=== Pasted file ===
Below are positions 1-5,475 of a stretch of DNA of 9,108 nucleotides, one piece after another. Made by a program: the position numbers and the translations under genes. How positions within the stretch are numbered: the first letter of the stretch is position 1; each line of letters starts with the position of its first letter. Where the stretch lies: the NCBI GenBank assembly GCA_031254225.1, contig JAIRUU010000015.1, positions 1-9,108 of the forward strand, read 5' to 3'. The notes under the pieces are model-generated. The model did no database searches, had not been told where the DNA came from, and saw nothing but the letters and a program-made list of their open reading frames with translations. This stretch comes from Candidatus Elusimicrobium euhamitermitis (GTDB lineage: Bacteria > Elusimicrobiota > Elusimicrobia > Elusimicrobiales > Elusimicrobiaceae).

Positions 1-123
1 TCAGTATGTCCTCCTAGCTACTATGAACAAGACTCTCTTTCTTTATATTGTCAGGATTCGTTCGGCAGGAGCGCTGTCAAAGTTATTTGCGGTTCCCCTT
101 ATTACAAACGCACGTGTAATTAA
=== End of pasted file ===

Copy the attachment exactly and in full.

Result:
Below are positions 1-5,475 of a stretch of DNA of 9,108 nucleotides, one piece after another. Made by a program: the position numbers and the translations under genes. How positions within the stretch are numbered: the first letter of the stretch is position 1; each line of letters starts with the position of its first letter. Where the stretch lies: the NCBI GenBank assembly GCA_031254225.1, contig JAIRUU010000015.1, positions 1-9,108 of the forward strand, read 5' to 3'. The notes under the pieces are model-generated. The model did no database searches, had not been told where the DNA came from, and saw nothing but the letters and a program-made list of their open reading frames with translations. This stretch comes from Candidatus Elusimicrobium euhamitermitis (GTDB lineage: Bacteria > Elusimicrobiota > Elusimicrobia > Elusimicrobiales > Elusimicrobiaceae).

Positions 1-123
1 TCAGTATGTCCTCCTAGCTACTATGAACAAGACTCTCTTTCTTTATATTGTCAGGATTCGTTCGGCAGGAGCGCTGTCAAAGTTATTTGCGGTTCCCCTT
101 ATTACAAACGCACGTGTAATTAA